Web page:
The rock creep perturbation experiment was carried out under different static loading stress levels, and 80% of the long-term strength of the specimen was the initial static loading stress level. The experiment was divided into six levels. Taking 2# specimen in the first group as an example, the imposed static loading stress of each level is shown in Table 2. According to previous tests, the creep deforming rate was unstable in the initial stage of every level of static load. If the static stress was maintained for 24 h or longer, the rock sample's creep rate became more stable. Therefore, the loading of static stress in each level lasted for about 48 h. After the creep deformation of the rock specimen was stable, the impact perturbation experiment was started. The selected impact weights were divided into two types, that is, 5 kg and 10 kg. The specimens were used to test the perturbation deformation regularity of hard siltstone specimens under different impact loadings. Then, the dynamic response of the specimens in the creep perturbation state was analyzed and summarized.

During the experiment, the continuous impact of several times was taken as one perturbation. After completing the impact for each time, the related strain amount of the specimens was recorded. The experiment was designed to impose two times of perturbation under each static stress level. Two perturbations were carried out at a time interval of 12 h, and a total of 12 perturbations were carried out during the entire experiment (under the sixth stress level, the specimen was destroyed when the first perturbation was imposed; therefore, in fact a total of 11 perturbations were conducted). The experiment was started with multistage loading. First, the loading pressure reached the first level of static loading stress. Under this level of stress, the specimen creeps for 48 h. After reaching a stable state of the amount of creep deformation, the first perturbation experiment was conducted (including several times of impact). Then, the homologous accumulative total deformations of perturbation were recorded. The day after the first perturbation, the second impact perturbation was conducted under the same static stress level, and the homologous accumulative total deformation of perturbation was recorded. After the perturbation experiment under first static stress level, the stress of the load reached the second static stress level. The third and fourth perturbation experiments were conducted after the creep was stable. In this manner, the perturbation experiments of the third and fourth static stress levels were conducted, and the accumulative total perturbation deformation was recorded.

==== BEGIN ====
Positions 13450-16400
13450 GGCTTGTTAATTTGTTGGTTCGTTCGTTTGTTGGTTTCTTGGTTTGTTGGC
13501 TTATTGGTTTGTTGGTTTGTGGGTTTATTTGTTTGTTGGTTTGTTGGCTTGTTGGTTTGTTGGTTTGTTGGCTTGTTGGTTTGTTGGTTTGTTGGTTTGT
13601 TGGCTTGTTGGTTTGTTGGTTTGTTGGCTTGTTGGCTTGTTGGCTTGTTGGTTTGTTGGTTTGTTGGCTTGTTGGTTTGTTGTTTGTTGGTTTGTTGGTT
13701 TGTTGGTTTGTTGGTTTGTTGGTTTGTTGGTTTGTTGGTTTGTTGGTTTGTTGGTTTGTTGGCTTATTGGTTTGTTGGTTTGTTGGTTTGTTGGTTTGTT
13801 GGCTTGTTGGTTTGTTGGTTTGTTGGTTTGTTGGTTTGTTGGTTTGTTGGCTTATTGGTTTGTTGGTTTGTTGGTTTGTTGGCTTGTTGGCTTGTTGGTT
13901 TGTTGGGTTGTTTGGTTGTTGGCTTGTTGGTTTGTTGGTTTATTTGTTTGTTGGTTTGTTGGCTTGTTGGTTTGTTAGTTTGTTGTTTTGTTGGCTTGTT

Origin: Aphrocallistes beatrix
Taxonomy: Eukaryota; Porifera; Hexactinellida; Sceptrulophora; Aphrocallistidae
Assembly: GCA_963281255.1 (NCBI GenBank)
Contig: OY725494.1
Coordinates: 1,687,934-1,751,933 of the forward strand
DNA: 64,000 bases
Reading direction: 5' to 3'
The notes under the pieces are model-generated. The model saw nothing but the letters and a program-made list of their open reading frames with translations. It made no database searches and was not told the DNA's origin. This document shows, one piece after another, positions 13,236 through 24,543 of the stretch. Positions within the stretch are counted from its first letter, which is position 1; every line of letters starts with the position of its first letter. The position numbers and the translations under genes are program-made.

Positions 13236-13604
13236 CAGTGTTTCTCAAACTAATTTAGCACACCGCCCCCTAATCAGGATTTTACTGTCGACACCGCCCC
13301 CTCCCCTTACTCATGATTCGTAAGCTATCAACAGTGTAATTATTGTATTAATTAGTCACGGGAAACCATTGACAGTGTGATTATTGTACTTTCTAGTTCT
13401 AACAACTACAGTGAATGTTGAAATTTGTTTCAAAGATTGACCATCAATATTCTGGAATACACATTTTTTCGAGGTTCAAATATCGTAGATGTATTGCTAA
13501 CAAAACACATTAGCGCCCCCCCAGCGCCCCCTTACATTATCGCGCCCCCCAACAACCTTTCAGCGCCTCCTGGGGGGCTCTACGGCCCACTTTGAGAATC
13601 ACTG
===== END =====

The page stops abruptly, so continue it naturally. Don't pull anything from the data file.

4. Experimental Results

Three rock specimens were tested in each group of experiments. The results show a similar regularity. Therefore, the experimental methods and process control are accurate. Moreover, the results also prove the regulation, that is, slight divergence in the creep perturbation deformation on sedimentary rock specimen. According to the experimental data obtained for typical number 2 rock specimen in the two groups of experiments, the perturbation did not obviously affect the lateral creep deformation of rock. Therefore, only the relationship between axial cumulative disturbance deformation and impact numbers was analyzed. The initial dependent variables and cumulative disturbance deformation through various levels of static stress are shown in Table 3; [[epsilon].sub.0] is specimen's ultimate strain.

In the first group of experiments with an impact weight of 5 kg, the rock specimen's ultimate strain was 6945 [micro][epsilon] before the rock failure at the last stress level. This is regarded as the specimen's ultimate strain [[epsilon].sub.0]. In the second group with a loading impact of 10 kg, the ultimate strain was 6782 [micro] [epsilon]. This should be regarded as the specimen's ultimate strain [[epsilon].sub.0] in this group. When the impact loading was 5 kg, the increment curves between perturbation impact times N and axial cumulative disturbance deformation under various stages of static stress level are shown in Figure 9. To analyze more clearly, the above curves were integrated to obtain the entire curve shown in Figure 10. Using the same method, the integrated curve of 10 kg impact loading was obtained as shown in Figure 11.